How to Choose Your Pet

With some forethought and a sincere commitment, pets can be a wonderful gift to give your family. Before you decide what pet to buy, please do consider that being a bet owner is not all about fluffy kittens and waggy tailed puppies, there is a serious responsibility side to pet ownership. Before you decide to surprise your family with a new pet for the holidays, take into consideration the following to determine if your family is ready to take on the responsibility of caring for a pet:

How old are your kids? Different pets are appropriate for different ages. For example, your 4-year-old who is pleading for a cat is not capable of taking on the responsibility. A child wanting a pet, is not an indication they are ready to, or even want to, care for it. For a younger child, consider an easier pet, such as a hamster or a guinea pig.

Do your kids really want a pet? Contrary to popular belief, every little boy does not want or need a dog. Just because your little one enjoys playing with Grandma's poodle does not mean he's ready or even wants to take on full-time care of a poodle himself. If Johnny is pleading for a puppy, perhaps ask as neighbor who has a dog, if Johnny can come around and pick the dog poo up off the lawn every day for a week? Or spend and hour washing and combing a dog with a coat full of prickles, and something odoriferous they have recently rolled in?

Have you thought about the cost? Many people don't think past the initial fee required to adopt. A cat costs about $350 to $400/year and a small or medium dog costs about $400 to $500/year, with larger dogs even more. If your pet gets sick, expect your expenses to be many times this again.

Are you committed? Pets are not something that you can take home, try out and return if they don't suit you. You're taking on a commitment to care for that animal for the rest of its life. If your child is a teen, remember that usually the animal will be with you when your son or daughter leaves home. Dogs usually live for 12-15 years, cats often even longer. A parrot can live 100 years! Simple things like a weekend away means finding a carer for your pet, or placing it in care. Many landlords will not let you have a pet, so being a renting pet owner can be very tricky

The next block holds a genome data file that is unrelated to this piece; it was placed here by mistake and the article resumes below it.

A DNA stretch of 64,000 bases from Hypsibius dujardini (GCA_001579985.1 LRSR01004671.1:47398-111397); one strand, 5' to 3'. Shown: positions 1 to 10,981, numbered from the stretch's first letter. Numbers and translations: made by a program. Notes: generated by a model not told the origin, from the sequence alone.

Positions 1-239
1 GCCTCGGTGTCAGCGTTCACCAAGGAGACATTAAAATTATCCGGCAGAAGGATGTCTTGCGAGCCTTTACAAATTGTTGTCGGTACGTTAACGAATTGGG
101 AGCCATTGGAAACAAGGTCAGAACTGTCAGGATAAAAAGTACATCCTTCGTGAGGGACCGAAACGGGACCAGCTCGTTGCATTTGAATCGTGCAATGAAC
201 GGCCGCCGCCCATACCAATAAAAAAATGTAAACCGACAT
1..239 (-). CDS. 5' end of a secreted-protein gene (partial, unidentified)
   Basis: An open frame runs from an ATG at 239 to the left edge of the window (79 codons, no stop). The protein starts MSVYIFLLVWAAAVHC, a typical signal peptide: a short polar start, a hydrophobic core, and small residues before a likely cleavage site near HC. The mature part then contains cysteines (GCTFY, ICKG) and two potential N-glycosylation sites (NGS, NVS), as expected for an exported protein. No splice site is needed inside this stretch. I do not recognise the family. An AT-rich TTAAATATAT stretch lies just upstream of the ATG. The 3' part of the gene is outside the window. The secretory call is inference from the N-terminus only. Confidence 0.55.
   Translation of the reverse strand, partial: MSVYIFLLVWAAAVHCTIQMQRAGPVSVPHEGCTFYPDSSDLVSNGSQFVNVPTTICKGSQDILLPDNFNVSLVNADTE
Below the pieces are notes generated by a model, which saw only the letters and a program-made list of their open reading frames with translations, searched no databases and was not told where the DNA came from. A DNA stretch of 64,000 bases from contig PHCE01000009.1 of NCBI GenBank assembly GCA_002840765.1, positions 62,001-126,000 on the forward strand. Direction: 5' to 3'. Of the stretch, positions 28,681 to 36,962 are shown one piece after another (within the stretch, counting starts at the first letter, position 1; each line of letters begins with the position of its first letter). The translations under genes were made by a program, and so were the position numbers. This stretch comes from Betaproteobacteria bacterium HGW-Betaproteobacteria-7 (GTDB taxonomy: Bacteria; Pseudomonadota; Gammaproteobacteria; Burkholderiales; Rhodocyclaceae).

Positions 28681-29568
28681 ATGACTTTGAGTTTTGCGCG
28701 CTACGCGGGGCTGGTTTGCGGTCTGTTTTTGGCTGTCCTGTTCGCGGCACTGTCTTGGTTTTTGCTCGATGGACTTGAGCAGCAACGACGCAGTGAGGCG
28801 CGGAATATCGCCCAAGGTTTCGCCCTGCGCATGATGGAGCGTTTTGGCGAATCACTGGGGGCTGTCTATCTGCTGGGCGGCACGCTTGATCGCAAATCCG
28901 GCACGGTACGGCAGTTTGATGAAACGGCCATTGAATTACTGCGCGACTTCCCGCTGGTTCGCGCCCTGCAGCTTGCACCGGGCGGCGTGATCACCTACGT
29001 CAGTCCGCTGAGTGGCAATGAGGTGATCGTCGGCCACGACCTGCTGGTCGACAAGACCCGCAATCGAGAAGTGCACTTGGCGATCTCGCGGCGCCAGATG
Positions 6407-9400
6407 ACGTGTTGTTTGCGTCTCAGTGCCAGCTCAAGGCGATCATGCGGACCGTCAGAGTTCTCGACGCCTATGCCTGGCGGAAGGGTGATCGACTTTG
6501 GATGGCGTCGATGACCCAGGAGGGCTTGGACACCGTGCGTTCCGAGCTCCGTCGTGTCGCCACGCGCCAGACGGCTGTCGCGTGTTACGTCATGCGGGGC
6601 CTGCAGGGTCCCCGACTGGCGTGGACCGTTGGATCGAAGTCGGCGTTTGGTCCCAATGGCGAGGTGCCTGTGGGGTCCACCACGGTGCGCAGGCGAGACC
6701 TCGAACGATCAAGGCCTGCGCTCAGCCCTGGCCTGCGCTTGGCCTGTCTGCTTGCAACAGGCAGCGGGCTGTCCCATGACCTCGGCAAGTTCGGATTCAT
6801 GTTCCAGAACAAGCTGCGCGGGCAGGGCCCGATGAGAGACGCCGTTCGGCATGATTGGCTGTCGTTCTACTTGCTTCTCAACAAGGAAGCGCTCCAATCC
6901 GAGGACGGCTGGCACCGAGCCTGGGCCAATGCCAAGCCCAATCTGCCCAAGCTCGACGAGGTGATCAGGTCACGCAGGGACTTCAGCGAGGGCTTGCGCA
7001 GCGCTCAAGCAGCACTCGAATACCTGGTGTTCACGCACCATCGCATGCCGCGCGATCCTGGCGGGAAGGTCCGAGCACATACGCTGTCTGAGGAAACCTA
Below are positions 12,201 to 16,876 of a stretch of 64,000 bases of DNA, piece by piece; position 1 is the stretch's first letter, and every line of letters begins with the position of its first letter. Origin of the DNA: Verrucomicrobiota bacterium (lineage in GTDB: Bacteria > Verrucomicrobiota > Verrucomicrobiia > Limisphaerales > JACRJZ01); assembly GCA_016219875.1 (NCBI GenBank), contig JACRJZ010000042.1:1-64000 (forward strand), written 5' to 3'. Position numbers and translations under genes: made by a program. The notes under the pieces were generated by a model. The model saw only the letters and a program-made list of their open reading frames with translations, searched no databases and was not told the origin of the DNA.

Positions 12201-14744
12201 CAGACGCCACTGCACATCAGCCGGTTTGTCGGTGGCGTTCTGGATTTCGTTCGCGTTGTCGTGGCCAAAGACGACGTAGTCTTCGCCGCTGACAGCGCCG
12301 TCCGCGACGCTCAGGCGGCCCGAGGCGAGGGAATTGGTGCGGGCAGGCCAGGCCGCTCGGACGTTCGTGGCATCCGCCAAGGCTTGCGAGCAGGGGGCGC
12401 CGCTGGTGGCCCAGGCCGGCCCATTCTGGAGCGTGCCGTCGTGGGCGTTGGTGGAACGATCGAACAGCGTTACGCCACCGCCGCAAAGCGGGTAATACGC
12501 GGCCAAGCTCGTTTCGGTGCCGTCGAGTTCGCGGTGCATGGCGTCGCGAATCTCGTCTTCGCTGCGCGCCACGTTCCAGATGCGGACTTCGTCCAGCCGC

Are you educated about what caring for an animal entails? Don't forget that an animal's an animal. That means cleaning up bathroom accidents and vomit, picked at furniture if you want a cat and dealing with other typical animal behaviors. You may get a dog that barks all night, or who bites the milkman.

Planning the Surprise

OK, so you've thought it through, and you feel that everyone is ready and committed. Now what? It's probably not the best idea to have Fido or Socks waiting under the tree on Christmas morning – and of course, don't EVER wrap them up, as we've all seen done on TV a million times. Getting a suffocated pet in a box for Christmas, is not nice.

It’s not as sweet, having the puppy waiting for you Christmas morning, but more practical is a gift voucher from the pet chop, then the family or potential pet owner can go together to choose the pet, or not, if that is decided.

Bringing Home Your New Family Member
Before you go pick up your new pet, get your family involved in deciding what type, size and breed of animal you'd consider. Take a trip to the bookstore or library, and read up on which breed's characteristics might fit in best with your family.

Once you've got an idea what you're looking for, where should you go? If you are after a pedigreed animal, track down a breed association(plenty listed in the links section of this site) and find a breeder near you. If you are less fussy about your pet’s genetic creditionals, try a pet shelter. Each year, millions of abandoned pets go to the great big farm in the sky because of pet owners who no longer want them. By adopting a pound pet, you give it another shot at life.

But there are other great reasons for going to a shelter. The cost is low, and there are often discounts on spaying and neutering. They also have a good selection of pets and knowledgeable staff to make sure you're getting the right animal for your family.

When you've done it right, your child will likely end up with a longtime friend and companion. , "A child who can have a pet, it can be one of the most magnificent parts of their life."

Age-appropriate Pets

Under 3 – Focus on introducing Baby to your current pets. It's not appropriate to bring in a new pet at this point.
3 to 5 – Guinea pigs are a good choice, as they like to be held, seldom bite and will whistle when excited or happy. Your child can help fill the water bottle or food dish.
5 to 10 – Choose shelf pets like mice, rats or fish. Kids can help clean cages with adult help, though you should always check to ensure that pets have food and water and cages are secured.
10 to 13 – Your child is now ready for the responsibility of a dog, cat or rabbit. Your child can help feed the pet, walk the dog, clean the rabbit cage and clean the cat litter, but you should always check to be sure pets have everything they need. Participation in dog training classes is an excellent learning opportunity for children.
14 to 17 – Your child may have more activities competing for his time and less time to spend with a pet. Birds or aquariums are a good choice. Remember, you will often become the pet owner when they leave home.